This last week I have been participating in an online forum run by UNESCO and IIEP (the International Institute for Educational Planning) on gender equality in education. It is very easy to sign up for online conferences and then never be able to prioritise the time the engage- it embarrasses me to say that I have done that more than once. But I have managed to make to time to engage with this forum. It is to easy to forget the state of education for most of the world’s population when you spend your time working with the relatively privileged in a highly developed region of the world.
One of the targets of the Millennium Development goals of 2000 was: Eliminate gender disparity in primary and secondary education, preferably by 2005, and in all levels of education no later than 2015. The UNESCO World Atlas of Equality in Education using data for 2009, concludes that 56% of the world’s population of primary school children live in countries that have gender parity at primary level, only 29% at lower secondary level and only 15% at upper secondary level. These equity measures are in a global context where only about three quarters of the world’s population of primary school children live on countries with universal primary education. Once in education many children don’t stay of long. Only 87% of girls and 90% of boys completed their primary education. At secondary level girls’ enrolment has been catching up with boys; 67% and 69%, which is good news, but not news equally spread across all countries.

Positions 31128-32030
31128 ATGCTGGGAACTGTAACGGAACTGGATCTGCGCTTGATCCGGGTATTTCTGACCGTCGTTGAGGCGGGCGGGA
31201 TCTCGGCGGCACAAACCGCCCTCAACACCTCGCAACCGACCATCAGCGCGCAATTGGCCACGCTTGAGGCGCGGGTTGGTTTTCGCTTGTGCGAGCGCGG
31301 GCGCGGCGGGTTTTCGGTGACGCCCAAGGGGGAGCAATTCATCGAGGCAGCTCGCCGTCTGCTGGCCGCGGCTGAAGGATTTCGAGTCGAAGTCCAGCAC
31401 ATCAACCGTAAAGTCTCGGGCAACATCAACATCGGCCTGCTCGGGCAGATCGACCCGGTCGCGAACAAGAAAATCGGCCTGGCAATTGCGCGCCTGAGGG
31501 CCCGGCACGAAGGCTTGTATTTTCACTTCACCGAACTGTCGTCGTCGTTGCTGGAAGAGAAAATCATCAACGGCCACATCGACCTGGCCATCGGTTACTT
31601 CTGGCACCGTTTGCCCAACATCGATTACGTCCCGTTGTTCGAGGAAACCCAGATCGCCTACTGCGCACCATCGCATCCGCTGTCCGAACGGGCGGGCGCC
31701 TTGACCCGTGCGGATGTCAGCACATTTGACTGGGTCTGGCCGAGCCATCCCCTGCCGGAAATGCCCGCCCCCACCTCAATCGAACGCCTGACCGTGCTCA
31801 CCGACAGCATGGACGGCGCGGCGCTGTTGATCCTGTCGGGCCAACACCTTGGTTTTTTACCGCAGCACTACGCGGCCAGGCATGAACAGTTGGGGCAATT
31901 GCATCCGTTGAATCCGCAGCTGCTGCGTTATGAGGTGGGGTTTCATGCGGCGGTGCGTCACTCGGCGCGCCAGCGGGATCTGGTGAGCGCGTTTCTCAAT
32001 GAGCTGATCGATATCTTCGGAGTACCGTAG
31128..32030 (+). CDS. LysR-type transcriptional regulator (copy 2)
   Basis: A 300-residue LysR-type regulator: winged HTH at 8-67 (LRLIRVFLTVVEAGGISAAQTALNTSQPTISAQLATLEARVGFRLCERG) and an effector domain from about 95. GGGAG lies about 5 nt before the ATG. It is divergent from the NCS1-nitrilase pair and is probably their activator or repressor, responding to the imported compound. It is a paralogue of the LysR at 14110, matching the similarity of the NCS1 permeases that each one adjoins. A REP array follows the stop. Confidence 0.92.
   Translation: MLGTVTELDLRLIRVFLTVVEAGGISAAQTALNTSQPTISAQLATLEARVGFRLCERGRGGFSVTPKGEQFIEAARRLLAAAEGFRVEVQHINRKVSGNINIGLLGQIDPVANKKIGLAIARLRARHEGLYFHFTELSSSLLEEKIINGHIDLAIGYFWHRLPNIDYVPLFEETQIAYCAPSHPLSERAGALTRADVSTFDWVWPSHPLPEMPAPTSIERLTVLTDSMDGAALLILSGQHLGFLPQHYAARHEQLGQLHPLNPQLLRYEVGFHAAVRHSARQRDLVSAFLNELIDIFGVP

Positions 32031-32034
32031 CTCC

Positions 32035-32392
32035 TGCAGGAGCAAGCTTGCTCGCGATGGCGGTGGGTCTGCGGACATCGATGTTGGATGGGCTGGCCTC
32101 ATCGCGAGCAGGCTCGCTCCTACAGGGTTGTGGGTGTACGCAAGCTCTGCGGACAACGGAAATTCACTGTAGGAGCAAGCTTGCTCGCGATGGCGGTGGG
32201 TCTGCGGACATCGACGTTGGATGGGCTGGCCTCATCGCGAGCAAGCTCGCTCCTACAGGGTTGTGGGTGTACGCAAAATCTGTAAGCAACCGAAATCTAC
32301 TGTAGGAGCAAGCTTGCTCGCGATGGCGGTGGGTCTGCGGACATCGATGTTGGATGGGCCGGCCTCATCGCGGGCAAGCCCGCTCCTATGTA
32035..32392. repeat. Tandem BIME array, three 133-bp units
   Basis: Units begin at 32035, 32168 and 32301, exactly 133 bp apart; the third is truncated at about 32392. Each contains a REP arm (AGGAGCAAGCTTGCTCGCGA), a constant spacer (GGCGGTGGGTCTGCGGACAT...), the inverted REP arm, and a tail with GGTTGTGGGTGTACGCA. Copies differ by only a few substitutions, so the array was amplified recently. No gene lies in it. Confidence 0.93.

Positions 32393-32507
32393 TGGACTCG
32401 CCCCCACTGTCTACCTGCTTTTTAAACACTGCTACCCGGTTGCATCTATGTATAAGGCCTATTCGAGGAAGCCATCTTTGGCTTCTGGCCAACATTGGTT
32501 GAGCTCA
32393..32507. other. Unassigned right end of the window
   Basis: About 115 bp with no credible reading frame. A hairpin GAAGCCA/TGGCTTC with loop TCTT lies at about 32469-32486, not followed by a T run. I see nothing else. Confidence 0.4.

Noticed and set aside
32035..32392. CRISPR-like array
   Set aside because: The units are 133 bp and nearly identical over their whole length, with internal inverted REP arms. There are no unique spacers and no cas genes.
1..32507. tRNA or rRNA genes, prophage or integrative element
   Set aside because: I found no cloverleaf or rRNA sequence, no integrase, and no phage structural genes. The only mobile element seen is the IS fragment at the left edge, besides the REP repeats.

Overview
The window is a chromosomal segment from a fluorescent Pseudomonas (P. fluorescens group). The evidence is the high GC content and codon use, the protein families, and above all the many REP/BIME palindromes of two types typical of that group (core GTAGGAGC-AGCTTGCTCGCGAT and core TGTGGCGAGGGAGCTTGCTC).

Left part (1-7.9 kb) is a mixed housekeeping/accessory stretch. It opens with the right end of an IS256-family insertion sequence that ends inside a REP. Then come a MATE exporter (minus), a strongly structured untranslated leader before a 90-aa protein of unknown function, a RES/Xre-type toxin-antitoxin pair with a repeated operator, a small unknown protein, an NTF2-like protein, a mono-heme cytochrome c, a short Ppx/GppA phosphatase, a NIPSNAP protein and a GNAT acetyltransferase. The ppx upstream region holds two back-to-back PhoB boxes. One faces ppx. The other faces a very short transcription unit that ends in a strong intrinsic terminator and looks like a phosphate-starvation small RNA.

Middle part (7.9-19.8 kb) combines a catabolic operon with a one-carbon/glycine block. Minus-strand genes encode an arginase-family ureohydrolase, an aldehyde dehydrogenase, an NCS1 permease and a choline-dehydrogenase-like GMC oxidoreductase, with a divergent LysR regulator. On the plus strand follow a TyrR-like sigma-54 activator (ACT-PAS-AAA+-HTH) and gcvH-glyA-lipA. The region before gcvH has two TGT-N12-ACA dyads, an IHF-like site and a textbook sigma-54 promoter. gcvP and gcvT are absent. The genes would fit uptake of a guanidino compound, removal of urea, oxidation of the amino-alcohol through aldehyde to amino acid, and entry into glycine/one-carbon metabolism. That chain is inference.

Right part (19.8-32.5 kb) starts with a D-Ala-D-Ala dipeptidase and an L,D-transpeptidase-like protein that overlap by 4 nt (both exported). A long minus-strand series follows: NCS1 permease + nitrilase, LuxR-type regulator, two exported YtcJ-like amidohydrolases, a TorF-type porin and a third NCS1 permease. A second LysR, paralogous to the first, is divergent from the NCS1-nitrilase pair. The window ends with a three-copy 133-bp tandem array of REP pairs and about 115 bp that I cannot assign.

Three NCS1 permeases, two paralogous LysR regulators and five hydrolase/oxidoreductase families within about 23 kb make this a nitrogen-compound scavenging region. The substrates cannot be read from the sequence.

I woke in the middle of the night last night wondering if it was time to change my job and spend my money differently. But his morning I am afraid I turned back into in an academic and went back online.